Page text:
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David Lynch's relatively straight second feature finds an admirable synthesis of compassion and restraint in treating its subject, and features outstanding performances by John Hurt and Anthony Hopkins.
All Critics (44)
| Top Critics (7)
| Fresh (40)
| Rotten (4)
| DVD (8)
This is a tale of redemption and transcendence, of the hunchback of London Hospital, of the noble phantom who wanted to go to the opera, of Beauty and the Beast.
Lynch's powerful depiction of Merrick (played by John Hurt) moves a viewer from revulsion and fear to empathy and tenderness. That's the very movement of the story itself.
The picture itself is a strange trade-off between Lynch's personal themes -- the night world of obscure, disturbing sexual obsessions -- and the requirements of a middlebrow message movie.
Director David Lynch has created an eerily compelling atmosphere in recounting a hideously deformed man's perilous life in Victorian England.
A marvellous movie, shot in stunning black-and-white by Freddie Francis.
I kept asking myself what the film was really trying to say about the human condition as reflected by John Merrick, and I kept drawing blanks.
As strange and modern as Lynch's vision is, The Elephant Man looks back to cinema's beginnings, with its images of locomotives and cinematic tricks that recall Georges Méliès.
The theme is something of a self-pitying cliché, and yet Lynch takes such a novel path to it that the film has a hypnotic, transcendent force.
The Elephant Man is a perfect movie and, as John Hurt once said "If you're not moved by the time The Elephant Man is over...then you're not someone I want to know." I agree.
...at its best when the story and period trappings serve Lynch's vision, and vice versa.
This stylish, poignant drama is probably the closest director David Lynch has got to the mainstream outside of the disastrous Dune.
The playing is finely judged, the black-and-white cinematography is effective and the whole thing manages to be truly moving in a way that overcomes all the "I am not an animal!" schmaltz.
Take away all the famous names in this work and you'd still be left with the story of a very human soul tormentingly imprisoned in a lump of his own hideous flesh. The big names then do the story well: Lynch controls his usual antics to deliver understatement (a shock in itself), Hopkins as the well meaning doctor who actually uses the animal just like everyone until he realizes his mistake, Bancroft is no embarassment, Gielgud and Hiller are the rocks the story rests on ... but Hurt, as the man himself, is exemplary. Well, Hurt and the makeup guy. Look for the tea scene.
David Lynch's The Elephant Man is a surreal masterwork about the life of John Merrick who was a several deformed man. Beautifully shot in glorious Black & White, David Lynch captures a certain atmosphere with this picture, one that acts as part of the story to elevate the dramatic tone of the experience. Anthony Hopkins is phenomenal as Frederick Treves a sympathetic doctor who tries to help Merrick. This is a superb film that showcases the kindness of the human nature. This is a terrific drama that will certainly please cinema buffs. The acting of John Hurt is spectacular as John Merrick and considering how difficult his performances must have been, he definitely did deserve an Oscar of some kind. Unfortunately this stunning picture would only be nominated and come out empty handed. Everything about this film is beautiful, the cinematography immaculate, and the choice to shoot this in Black & White brings out the subtle qualities of this true story. David Lynch, who previously directed the surrealistic psychological horror film Eraserhead, crafts something unique with The Elephant Man, and he goes deep into the cruelty of humanity and also brings out the best in human nature as well. This is not a film for everyone, but if you're looking for a compelling real life drama, then give this one a shot. With Anthony Hopkins and John Hurt's performances alone, The Elephant Man stands as one of the best films of 1980's. This is filmmaking at its best and David Lynch has made his masterpiece with this one. With a strong cast and terrific storytelling, this is a marvelous film that is moving, poignant and simply unforgettable.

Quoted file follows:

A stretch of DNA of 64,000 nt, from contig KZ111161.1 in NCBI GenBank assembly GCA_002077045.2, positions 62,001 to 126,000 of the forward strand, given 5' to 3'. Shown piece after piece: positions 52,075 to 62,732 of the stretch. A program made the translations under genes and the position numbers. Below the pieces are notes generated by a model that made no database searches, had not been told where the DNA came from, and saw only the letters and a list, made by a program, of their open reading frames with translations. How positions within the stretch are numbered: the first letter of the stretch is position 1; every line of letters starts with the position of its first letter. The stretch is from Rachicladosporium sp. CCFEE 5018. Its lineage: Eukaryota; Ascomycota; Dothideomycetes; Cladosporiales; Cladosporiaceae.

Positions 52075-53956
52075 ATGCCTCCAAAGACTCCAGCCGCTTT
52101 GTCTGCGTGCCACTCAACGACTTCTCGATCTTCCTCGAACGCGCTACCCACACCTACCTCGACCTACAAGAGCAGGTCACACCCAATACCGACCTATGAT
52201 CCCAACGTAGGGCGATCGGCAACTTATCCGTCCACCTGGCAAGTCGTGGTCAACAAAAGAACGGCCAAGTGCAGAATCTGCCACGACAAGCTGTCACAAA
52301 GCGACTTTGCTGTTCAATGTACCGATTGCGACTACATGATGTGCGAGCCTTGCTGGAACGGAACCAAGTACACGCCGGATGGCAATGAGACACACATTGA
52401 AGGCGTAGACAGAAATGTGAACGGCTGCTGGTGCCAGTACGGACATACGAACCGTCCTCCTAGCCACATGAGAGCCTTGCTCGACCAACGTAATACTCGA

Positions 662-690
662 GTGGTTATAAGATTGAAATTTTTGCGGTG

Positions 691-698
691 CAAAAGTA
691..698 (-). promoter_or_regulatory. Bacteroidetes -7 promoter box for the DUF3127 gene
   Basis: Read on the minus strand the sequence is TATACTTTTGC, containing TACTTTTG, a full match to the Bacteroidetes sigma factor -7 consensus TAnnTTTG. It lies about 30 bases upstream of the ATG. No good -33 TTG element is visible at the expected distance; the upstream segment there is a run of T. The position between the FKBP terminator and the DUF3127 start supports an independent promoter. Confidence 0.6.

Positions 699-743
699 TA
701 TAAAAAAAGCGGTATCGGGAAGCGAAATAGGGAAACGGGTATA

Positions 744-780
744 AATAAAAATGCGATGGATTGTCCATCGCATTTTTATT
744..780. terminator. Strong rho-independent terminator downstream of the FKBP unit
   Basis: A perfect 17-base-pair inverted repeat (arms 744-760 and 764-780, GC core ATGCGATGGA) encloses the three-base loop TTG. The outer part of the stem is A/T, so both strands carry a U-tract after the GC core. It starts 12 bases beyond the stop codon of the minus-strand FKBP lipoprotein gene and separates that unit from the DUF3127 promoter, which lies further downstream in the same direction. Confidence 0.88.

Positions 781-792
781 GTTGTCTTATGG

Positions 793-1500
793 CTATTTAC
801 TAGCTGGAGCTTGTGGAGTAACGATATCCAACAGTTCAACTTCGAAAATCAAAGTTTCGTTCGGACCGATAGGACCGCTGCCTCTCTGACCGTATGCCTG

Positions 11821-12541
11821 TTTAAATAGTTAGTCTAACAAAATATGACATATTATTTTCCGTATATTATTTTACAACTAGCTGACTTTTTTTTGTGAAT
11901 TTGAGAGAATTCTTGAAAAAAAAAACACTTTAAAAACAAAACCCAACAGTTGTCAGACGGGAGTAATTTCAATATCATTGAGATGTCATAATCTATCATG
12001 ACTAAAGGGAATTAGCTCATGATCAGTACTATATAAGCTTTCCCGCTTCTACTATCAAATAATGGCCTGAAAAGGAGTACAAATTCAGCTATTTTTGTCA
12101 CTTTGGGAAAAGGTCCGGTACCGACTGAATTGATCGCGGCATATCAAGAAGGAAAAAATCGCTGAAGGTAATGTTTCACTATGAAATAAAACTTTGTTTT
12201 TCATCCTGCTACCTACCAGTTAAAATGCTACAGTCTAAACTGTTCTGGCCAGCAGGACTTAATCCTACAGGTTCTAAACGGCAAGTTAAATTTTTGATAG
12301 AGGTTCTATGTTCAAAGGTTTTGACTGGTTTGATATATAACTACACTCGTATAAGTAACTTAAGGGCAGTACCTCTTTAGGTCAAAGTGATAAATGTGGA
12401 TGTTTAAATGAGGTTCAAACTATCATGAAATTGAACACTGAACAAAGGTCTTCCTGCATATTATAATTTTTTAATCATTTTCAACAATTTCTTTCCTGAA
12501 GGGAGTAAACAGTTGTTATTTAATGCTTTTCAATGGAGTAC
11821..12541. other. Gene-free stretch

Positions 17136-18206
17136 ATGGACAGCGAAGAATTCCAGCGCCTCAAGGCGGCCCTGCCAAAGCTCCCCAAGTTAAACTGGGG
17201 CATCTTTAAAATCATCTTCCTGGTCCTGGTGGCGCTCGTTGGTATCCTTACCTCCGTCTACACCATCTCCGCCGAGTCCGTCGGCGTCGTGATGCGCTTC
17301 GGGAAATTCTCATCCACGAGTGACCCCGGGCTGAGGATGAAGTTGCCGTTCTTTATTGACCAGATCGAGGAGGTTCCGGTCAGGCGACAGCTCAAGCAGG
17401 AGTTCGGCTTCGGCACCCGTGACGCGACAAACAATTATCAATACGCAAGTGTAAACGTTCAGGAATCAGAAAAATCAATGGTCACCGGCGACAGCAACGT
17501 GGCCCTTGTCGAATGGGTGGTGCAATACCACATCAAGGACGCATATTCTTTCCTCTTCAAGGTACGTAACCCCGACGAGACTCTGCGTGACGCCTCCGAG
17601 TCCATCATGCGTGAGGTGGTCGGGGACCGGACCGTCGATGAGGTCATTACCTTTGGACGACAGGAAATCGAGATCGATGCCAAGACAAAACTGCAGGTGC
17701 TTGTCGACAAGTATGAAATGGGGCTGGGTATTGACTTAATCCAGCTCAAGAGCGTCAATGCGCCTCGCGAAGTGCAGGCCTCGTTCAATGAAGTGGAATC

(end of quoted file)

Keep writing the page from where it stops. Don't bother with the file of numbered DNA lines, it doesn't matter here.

One of the most tame and straight forward of Lynch's films, atleast on the surface. Look closer and you'll see all the things Lynch is now famous for (dream sequences, white noise, etc.).
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